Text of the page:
Cognitive Behavioral Therapy (CBT) is one of the most common treatments for a range of mental health problems. A psychotherapy that looks at how a person thinks, feels, and behaves and how this affects their mental state, CBT is a highly effective method for those with anxiety, depression, and other mood disorders. Read on to find out more about this technique and if you think it might be the right one for you.
What is CBT?
Cognitive Behavioral Therapy is a treatment that helps people identify their negative and destructive thought patterns and change their behavior and the way they understand their emotions. Through CBT, a person can learn to challenge their thoughts and have more positive and realistic thoughts that will uplift their mood. CBT is often an individual therapy, although there are CBT group sessions available. The number of sessions of CBT will vary from person to person, but the average number of sessions can be anything from five to twenty.
How does it work?
The main purpose of CBT is to help those with mental conditions to manage their lives more effectively. Cognitive Behavioral Therapy does this by changing distortions and perceptions a person may have and redirecting them to challenge their unhelpful mindset. Some of the negative thought patterns that might be challenged include jumping to conclusions, black-and white-thinking, or catastrophizing situations. The whole premise of CBT is to help a person see the world in a more positive light and healthily respond to their circumstances.
Benefits of CBT
There are a lot of advantages to Cognitive Behavioral Therapy. Firstly, it can be completed in a short space of time unlike many other types of therapy, it is a versatile approach and can be taught online or via self-help books. The strategies that CBT teaches can be used in everyday life, even after the treatment sessions have finished and it can be effective as medicine in treating some mental health problems such as anxiety and depression.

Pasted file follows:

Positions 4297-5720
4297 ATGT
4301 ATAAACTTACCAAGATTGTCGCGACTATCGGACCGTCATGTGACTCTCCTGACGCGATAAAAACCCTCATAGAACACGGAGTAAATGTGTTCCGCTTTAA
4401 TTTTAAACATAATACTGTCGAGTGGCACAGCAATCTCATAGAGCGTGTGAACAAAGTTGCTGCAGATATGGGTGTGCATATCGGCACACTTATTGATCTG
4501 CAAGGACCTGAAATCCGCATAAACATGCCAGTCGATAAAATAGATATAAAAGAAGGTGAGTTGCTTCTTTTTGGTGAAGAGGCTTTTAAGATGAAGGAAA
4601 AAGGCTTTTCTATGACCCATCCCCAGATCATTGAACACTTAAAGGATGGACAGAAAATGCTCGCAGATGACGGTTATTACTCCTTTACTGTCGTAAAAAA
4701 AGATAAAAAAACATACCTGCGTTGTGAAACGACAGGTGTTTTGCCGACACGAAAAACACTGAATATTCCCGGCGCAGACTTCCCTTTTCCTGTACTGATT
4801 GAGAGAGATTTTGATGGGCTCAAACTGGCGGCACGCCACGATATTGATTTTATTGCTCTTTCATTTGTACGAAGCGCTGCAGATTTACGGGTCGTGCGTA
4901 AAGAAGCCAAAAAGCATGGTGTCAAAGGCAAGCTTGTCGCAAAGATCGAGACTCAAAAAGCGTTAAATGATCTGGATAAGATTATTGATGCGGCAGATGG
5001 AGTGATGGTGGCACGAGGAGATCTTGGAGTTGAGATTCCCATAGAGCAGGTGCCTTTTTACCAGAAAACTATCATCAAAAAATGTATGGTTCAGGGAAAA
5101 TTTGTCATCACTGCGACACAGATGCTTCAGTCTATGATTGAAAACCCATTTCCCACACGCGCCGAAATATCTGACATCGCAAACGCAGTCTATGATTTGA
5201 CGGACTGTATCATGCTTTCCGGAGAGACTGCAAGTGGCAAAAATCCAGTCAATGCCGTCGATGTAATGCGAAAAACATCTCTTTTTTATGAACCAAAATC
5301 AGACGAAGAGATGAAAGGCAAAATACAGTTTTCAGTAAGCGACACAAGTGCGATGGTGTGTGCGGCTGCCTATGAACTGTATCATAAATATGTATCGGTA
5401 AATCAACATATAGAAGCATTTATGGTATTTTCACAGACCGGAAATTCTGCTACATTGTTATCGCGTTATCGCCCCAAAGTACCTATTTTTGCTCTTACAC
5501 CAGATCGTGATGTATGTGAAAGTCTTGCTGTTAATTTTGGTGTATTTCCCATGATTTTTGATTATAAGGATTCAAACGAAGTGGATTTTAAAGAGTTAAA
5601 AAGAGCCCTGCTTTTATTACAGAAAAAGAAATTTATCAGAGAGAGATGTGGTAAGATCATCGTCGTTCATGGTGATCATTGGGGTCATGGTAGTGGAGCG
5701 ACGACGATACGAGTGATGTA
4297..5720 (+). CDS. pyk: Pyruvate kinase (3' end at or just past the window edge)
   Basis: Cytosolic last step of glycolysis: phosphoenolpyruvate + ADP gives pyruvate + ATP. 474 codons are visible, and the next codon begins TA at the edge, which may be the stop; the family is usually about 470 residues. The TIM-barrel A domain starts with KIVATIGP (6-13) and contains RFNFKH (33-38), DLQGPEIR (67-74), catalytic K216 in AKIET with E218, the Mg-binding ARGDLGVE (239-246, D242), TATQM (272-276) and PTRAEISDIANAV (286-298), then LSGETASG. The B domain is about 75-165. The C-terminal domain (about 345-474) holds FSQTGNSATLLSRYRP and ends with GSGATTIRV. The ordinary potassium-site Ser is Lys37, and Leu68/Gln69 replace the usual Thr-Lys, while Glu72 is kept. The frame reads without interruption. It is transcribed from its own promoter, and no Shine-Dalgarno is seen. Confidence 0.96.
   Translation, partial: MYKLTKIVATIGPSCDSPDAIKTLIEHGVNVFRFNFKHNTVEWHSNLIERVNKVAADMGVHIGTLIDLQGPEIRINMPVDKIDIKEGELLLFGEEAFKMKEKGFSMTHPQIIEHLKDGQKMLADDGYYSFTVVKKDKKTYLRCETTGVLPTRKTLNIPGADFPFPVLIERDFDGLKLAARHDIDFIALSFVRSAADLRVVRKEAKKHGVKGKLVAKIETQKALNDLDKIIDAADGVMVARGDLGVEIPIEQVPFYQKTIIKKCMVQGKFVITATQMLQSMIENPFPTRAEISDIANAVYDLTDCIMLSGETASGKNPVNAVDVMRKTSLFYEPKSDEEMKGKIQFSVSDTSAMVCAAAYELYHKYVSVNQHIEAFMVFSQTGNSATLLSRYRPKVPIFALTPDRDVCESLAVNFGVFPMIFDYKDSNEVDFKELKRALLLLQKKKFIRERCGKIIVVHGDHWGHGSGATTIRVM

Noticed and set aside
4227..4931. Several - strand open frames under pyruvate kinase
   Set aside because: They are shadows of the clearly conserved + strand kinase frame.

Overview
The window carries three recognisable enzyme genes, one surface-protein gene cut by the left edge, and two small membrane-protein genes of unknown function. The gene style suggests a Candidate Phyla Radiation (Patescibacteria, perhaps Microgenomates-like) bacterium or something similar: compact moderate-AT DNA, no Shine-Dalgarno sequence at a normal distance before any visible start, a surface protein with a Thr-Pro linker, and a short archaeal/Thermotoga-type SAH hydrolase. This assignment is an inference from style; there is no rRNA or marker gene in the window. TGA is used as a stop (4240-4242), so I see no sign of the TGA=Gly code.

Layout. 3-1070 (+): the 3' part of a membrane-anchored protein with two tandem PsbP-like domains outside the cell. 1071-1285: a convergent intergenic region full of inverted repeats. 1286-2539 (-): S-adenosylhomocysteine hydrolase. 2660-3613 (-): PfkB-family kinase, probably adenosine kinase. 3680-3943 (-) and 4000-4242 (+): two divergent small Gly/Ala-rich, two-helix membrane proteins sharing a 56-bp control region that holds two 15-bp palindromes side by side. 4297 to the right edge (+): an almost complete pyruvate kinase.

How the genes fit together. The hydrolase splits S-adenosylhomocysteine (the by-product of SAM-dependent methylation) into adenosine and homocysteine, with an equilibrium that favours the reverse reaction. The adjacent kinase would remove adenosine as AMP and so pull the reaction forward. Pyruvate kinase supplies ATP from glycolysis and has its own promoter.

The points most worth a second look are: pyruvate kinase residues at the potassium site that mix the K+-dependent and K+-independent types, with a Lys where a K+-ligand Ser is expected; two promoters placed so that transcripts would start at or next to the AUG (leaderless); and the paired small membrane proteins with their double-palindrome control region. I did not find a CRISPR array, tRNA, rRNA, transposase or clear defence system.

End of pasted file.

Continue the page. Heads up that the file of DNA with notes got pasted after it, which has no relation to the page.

Drawbacks of CBT
Of course, there are some disadvantages to this style of therapy. It takes a lot of commitment to get the most out of it and you need to attend regular CBT sessions and do the work. It takes time and it may not be suitable for those who feel uncomfortable confronting their fears and anxieties and discussing their emotions. CBT is for dealing with current problems but it isn’t good for focusing on specific and underlying issues such as trauma and abuse.
Who is CBT for?
Just like a lot of therapies, CBT isn’t suitable for everyone. But research has shown that this CBT can benefit people of all ages, genders, and ethnicities. It’s been considered most effective on children and adults who suffer from depression, general anxiety disorder, general stress, panic disorders, eating disorders, phobias, and post-traumatic stress disorder.
Cognitive Behavioral Therapy can make a real difference in the lives of those who are struggling with mental and emotional troubles. It isn’t suited to everyone and every disorder but it can give people strategies and coping mechanisms to deal with challenges in their everyday lives.